GREEN BAY, Wis. -- The Green Bay Packers made a $35.3 million investment this offseason in Jaire Alexander and Rasul Douglas. You might not know it by how they utilized the two cornerbacks in Sunday’s season-opening 23-7 loss at the Minnesota Vikings.
Alexander, with his $30 million signing bonus in the bank as part of his massive contract extension in May, mostly stayed on one side of the field -- often the opposite side from where Vikings wide receiver Justin Jefferson lined up -- or sat back in some of defensive coordinator Joe Barry’s zone calls.
Douglas, with his $5.3 million signing bonus from the $21 million deal over three years that he signed in March, played only 41 of the 62 defensive snaps. The team's biggest playmaker in the secondary most of last season (while Alexander was out with a shoulder injury) has been relegated to playing in the slot as the third cornerback in nickel packages. Meanwhile, last year’s first-round draft pick, Eric Stokes, played all 62 snaps as the outside cornerback on the opposite side of the field from Alexander.
All the while, Jefferson torched what was supposed to be the strength of the Packers to the tune of nine catches for 184 and two touchdowns -- most of that lightly contested.
Enter Alexander, who said after the game he repeatedly asked to be matched up against Jefferson whenever possible.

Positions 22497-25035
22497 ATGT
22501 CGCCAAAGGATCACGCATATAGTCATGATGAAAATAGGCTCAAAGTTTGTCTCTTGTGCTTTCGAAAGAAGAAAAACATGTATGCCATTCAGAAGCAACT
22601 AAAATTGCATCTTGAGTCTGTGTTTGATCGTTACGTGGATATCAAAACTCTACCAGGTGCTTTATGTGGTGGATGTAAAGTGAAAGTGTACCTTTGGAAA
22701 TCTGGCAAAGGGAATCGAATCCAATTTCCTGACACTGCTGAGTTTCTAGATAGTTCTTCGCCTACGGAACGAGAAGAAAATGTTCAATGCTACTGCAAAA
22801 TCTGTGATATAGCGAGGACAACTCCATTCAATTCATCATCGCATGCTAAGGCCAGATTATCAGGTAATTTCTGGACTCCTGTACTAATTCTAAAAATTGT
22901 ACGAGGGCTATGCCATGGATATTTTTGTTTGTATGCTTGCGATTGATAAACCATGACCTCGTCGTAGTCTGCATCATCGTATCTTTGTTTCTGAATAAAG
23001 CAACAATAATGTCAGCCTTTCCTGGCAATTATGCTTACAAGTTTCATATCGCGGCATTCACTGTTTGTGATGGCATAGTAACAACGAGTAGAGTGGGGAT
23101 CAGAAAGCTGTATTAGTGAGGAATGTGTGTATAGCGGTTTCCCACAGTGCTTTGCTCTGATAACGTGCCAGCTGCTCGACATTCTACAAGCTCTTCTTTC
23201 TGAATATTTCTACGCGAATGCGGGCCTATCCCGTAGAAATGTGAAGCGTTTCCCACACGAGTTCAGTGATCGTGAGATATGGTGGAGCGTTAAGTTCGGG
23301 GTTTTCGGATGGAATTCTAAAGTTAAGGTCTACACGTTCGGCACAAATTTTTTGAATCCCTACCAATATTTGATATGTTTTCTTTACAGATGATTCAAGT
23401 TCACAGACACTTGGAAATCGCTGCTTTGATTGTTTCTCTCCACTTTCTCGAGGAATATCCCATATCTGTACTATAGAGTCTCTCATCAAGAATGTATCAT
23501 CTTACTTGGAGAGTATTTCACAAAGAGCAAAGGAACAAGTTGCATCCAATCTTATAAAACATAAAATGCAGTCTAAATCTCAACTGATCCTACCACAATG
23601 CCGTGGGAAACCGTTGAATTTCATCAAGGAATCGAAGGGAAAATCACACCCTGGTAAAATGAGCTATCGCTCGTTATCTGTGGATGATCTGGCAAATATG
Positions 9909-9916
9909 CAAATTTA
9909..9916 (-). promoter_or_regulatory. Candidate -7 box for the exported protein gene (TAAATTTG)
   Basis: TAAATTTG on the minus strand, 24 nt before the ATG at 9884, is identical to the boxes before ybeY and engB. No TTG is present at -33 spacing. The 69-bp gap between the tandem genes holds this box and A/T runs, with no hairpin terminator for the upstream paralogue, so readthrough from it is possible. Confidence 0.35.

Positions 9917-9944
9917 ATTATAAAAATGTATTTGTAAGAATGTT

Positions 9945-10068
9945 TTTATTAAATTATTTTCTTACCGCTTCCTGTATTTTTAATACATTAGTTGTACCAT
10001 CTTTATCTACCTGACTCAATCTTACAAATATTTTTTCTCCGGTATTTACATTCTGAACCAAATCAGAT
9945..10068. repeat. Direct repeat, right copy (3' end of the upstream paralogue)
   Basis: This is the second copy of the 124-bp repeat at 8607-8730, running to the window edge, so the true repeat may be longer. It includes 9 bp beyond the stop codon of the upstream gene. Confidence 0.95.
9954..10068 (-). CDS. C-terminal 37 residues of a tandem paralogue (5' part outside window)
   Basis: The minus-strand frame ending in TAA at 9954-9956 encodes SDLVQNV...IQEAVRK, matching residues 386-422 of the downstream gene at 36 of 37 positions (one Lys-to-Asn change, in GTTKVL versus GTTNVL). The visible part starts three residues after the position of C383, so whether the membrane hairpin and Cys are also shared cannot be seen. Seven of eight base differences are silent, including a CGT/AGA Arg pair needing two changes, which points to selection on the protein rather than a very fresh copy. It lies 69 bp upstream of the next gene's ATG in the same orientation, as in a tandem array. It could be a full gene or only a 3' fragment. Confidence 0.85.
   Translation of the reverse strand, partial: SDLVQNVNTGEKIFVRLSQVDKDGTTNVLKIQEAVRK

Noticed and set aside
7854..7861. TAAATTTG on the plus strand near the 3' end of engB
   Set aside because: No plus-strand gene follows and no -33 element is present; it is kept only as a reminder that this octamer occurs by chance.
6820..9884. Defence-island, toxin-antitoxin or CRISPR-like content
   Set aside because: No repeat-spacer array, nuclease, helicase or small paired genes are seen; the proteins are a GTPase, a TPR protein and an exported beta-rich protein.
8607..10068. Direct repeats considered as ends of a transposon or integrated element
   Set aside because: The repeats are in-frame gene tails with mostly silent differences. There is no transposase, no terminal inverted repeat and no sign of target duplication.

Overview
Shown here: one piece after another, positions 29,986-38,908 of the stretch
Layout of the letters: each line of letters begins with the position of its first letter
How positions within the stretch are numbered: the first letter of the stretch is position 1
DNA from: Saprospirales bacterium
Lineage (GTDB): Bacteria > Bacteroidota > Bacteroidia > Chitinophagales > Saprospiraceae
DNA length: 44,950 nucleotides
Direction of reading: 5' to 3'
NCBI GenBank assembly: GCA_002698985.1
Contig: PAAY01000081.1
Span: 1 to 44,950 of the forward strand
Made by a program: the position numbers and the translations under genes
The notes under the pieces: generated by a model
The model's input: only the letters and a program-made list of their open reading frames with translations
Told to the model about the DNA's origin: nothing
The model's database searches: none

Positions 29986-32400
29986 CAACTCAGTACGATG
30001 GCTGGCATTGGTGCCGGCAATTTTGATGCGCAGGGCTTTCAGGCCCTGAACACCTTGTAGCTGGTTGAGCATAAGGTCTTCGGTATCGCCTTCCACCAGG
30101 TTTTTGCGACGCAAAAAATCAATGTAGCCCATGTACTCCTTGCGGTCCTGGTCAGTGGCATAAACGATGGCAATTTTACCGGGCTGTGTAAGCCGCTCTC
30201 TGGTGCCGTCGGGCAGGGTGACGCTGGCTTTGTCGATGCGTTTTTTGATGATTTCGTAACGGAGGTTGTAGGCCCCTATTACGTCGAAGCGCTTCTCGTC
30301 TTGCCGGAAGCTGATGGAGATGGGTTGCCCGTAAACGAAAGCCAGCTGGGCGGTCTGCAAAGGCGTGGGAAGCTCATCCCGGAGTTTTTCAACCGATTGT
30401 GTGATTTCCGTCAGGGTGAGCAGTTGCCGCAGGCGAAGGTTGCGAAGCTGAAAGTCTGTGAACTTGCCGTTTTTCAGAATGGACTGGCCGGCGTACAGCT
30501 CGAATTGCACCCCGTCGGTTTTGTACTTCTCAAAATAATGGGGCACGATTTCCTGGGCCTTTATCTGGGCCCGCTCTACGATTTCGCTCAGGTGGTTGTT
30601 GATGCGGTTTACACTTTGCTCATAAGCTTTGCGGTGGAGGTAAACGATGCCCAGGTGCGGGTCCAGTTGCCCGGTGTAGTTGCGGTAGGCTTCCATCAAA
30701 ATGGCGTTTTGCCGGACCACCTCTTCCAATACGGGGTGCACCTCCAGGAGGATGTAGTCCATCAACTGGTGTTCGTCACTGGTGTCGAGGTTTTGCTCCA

“But it ain't about me,” Alexander said. “It's about the team. It ain't about me. If it was my way, you know what I would be doing.”
On Monday, Packers coach Matt LaFleur offered a reminder that matching a defensive back -- or any defensive player, really -- on one player isn’t a big part of Barry’s zone-based scheme.
“If you want to change the structure of your defense, I mean, you could certainly do that,” LaFleur said.
However, the Packers actually played less zone than it might have appeared. Barry called that type of coverage on 51.5% of opponent dropbacks, which, according to ESPN Stats & Information, was the seventh-lowest rate among the 30 teams that had played in Week 1 through Sunday.
The Vikings chewed up Barry’s zone calls. Quarterback Kirk Cousins completed 12 of 17 passes for 188 yards and one touchdown against that scheme. It included Jefferson’s second touchdown, a 36-yarder about which Alexander said he probably should have stayed with Jefferson longer, even though he was expecting help. There were miscommunications galore that left Jefferson so open.
Against man calls, Cousins was 11-of-15 for 81 yards and a touchdown.
LaFleur backed Barry’s decision to play zone in part because of how much pre-snap motion new Vikings coach Kevin O’Connell used.
“There were many times throughout the course of that game where it wasn’t just a single motion, it was a double motion, right?” LaFleur said. “So now you’re talking about trailing a guy, whatever it may be, but you would have to commit to man coverage. I don’t know how else you get it done.”
LaFleur conceded it is something the Packers could have done on certain downs. Jefferson had four of his catches and one of his touchdowns on either third or fourth down.
“I think that’s something we’ll talk about each and every week, and every week’s a little bit different,” LaFleur said. “But we have a lot of confidence in our other corners out there too, whether it’s Stokes or Rasul Douglas. So it’s, how exotic do you want to be and exactly what do you want to do?”